Plant of the Week: Vignia unguiculata; Blackeye(d) Peas and Luck for the New Year
I had my blackeye peas for lunch on New Year’s Day. Did you? Superstitions are hard things to shake. Most of us would never profess to believing in magic, but it is always a bit startling to see how easily we fall into lockstep with superstitious notions that must date back to a time when we didn’t question what our mommas told us.
I often find myself knocking on wood, not because I really believe this simple rap of knuckles on wood will ward off some ill, but because it falls in the general category of “might help, can’t hurt.” It is difficult to disprove a negative, and fortunately, most of the time bad things don’t happen. So, every time something bad doesn’t happen, we reinforce our little rituals.
Which brings me to blackeye peas — often referred to as blackeyed peas — for New Year’s celebration. New Year’s Day was never much of a holiday when I was growing up and no effort was made to prepare a special meal. But we always had blackeye peas with Mom urging us to eat a few because they would bring us good luck for the coming year.
Before her death, my mother told me she always had blackeyes on the first day of the year because her mother served them. My family has lived in Oklahoma since the 1890s and before that were mostly of northern extraction, with one maternal line coming in from Virginia and later Missouri. Somewhere the blackeye tradition was absorbed into our family.
New Year’s is one of the most ancient holidays, having been celebrated for least 4000 years. Julius Caesar, in 46 BC invented his Julian Calendar and established January 1 as the beginning of the New Year. The date — unlike the Chinese calendar, which is based on a lunar cycle — had no correlation to the winter solstice or the phase of the moon, but January 1 made Caesar’s calendar work our correctly.
The origins of lucky foods to celebrate the new year are obscure, but the tradition is observed in a number of cultures. In seafaring nations pickled herring is a must for the silver skin of the fish translates to silver in the pocket. My neighbors are of Scandinavian heritage and hail from South Dakota. They follow the fish tradition. In Germanic nations cabbage (some say mustard or turnip greens) – are favored because they are said to symbolize paper currency. In Japan noodles at midnight are a tradition.
But in the South, blackeye peas are the lucky food of choice. But even here traditions vary. Around Atlanta it is common to slip a dime into the peas, and the person who finds the dime — assuming they don’t choke on it — will have an especially rewarding year. One Internet user tells that in her family all the silver coins were left on the windowsill overnight so they could be allowed to breed.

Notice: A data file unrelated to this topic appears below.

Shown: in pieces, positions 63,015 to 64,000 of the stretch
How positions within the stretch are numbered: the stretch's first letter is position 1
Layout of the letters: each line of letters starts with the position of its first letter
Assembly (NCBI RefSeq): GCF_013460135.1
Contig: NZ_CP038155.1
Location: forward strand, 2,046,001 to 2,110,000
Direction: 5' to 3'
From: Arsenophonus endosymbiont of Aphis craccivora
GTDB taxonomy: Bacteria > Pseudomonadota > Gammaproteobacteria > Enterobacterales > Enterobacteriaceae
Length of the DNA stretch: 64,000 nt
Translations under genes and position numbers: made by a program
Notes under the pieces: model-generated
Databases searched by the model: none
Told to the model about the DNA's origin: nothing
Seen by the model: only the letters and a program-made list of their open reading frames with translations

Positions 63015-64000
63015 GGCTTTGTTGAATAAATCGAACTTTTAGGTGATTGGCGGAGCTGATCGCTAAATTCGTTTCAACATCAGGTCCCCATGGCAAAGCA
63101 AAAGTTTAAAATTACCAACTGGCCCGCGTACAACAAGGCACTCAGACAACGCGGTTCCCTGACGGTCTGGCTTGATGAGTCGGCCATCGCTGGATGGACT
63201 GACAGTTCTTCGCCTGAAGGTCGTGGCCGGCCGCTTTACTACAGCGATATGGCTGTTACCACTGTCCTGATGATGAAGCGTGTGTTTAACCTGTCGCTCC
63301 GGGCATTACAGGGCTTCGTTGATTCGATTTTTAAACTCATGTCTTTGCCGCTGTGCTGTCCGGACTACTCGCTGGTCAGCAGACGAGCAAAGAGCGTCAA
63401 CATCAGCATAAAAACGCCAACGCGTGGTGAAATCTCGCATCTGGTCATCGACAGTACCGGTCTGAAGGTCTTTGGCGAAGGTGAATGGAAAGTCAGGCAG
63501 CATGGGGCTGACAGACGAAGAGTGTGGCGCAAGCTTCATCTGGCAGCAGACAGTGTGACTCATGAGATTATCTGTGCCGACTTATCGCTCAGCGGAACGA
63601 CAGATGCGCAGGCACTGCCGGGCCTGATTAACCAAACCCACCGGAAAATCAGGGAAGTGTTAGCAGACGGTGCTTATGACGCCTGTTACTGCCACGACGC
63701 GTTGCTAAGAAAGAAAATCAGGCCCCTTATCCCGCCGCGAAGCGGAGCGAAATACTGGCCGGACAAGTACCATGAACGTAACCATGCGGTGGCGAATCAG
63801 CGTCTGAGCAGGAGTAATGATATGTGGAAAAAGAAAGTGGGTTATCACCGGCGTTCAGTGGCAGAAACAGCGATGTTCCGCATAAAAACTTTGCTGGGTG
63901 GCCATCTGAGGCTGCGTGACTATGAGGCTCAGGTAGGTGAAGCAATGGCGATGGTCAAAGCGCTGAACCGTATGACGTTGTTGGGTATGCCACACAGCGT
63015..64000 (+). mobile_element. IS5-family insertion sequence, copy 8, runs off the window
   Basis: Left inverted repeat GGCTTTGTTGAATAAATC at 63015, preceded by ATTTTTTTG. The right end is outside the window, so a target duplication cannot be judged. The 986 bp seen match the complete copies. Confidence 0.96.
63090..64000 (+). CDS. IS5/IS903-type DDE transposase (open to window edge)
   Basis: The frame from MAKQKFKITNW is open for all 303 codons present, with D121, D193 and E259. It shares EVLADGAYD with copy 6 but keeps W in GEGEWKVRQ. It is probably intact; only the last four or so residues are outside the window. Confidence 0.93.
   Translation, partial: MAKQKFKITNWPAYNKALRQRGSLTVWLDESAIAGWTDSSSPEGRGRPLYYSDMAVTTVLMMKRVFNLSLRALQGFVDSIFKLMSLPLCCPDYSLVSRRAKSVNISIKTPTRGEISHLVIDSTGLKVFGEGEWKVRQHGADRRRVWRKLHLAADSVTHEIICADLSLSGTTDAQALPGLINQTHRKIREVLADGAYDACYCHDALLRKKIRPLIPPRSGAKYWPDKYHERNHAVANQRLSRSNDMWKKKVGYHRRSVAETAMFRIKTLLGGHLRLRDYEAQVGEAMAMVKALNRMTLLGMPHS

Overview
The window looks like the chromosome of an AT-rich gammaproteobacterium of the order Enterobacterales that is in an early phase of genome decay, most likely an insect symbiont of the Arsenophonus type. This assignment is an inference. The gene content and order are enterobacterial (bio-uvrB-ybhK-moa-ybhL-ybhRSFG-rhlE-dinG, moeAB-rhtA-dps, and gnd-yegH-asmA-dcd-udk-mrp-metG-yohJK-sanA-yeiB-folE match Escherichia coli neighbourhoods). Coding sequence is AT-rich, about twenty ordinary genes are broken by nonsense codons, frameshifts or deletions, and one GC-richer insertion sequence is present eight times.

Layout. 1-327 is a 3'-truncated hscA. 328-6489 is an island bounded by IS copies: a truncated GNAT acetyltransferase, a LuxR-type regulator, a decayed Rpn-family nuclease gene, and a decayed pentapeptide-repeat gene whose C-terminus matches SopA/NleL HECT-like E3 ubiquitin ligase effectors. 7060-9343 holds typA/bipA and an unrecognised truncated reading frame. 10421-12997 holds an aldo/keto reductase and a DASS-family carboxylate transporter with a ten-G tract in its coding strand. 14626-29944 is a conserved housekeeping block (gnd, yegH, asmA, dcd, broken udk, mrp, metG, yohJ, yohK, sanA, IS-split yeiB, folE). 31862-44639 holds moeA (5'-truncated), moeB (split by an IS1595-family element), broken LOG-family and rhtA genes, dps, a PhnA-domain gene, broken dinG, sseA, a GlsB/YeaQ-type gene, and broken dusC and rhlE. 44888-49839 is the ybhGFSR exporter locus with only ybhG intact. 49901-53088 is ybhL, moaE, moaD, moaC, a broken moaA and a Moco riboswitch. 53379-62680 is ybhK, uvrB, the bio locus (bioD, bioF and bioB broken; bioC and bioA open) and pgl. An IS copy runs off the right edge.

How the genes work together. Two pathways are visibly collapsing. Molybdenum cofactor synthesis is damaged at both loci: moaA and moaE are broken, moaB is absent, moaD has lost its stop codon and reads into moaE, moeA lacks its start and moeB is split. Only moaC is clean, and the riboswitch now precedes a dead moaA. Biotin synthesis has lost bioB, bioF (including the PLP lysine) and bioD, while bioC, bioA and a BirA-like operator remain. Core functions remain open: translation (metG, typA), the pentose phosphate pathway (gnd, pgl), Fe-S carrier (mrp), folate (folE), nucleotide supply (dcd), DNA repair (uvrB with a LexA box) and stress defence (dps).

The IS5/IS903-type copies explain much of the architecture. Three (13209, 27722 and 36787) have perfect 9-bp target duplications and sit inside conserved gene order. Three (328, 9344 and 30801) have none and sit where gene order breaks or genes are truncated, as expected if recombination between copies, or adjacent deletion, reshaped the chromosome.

Like so many traditions of this type, no one is certain why blackeye peas became the lucky food of the South. One explanation is that when General Sherman’s troops marched through Georgia in November and December of 1864, foraging livestock and plantation stores as they went, individual stashes of blackeye peas stored in the homes of the enslaved people may have been all the food that was left behind. At the time, the blackeye was called cowpea, for its principal use was as part of the ration for animal feed. But when it is all you have, by default it becomes lucky. My great grandfather, Private John Klingaman Jr. of the 88th Indiana Infantry, was part of Sherman’s Army, entering Savannah on December 22, 1864. He was seriously wounded a few months later in North Carolina, and that wound – at least by family lore – led to our settlement in Oklahoma.
I discussed this weighty issue with University of Arkansas pea breeder, Dr. Ted Morelock, before he died in 2009. From him I learned a disturbing fact. Almost all of the blackeye peas sold, both canned and frozen, are actually pinkeyed, purple hulled southern peas, not blackeyes. The two peas taste the same and look enough alike to be indistinguishable, but pinkeye selections leave behind a visually more pleasing broth when cooked. At this time, reports are not in on what effect the switch has had on luckiness of Southerners.
For more information about horticulture or to see other Plant of the Week columns, visit Extension’s Website, www.uaex.uada.edu, or contact your county extension agent. The Cooperative Extension Service is part of the U of A Division of Agriculture.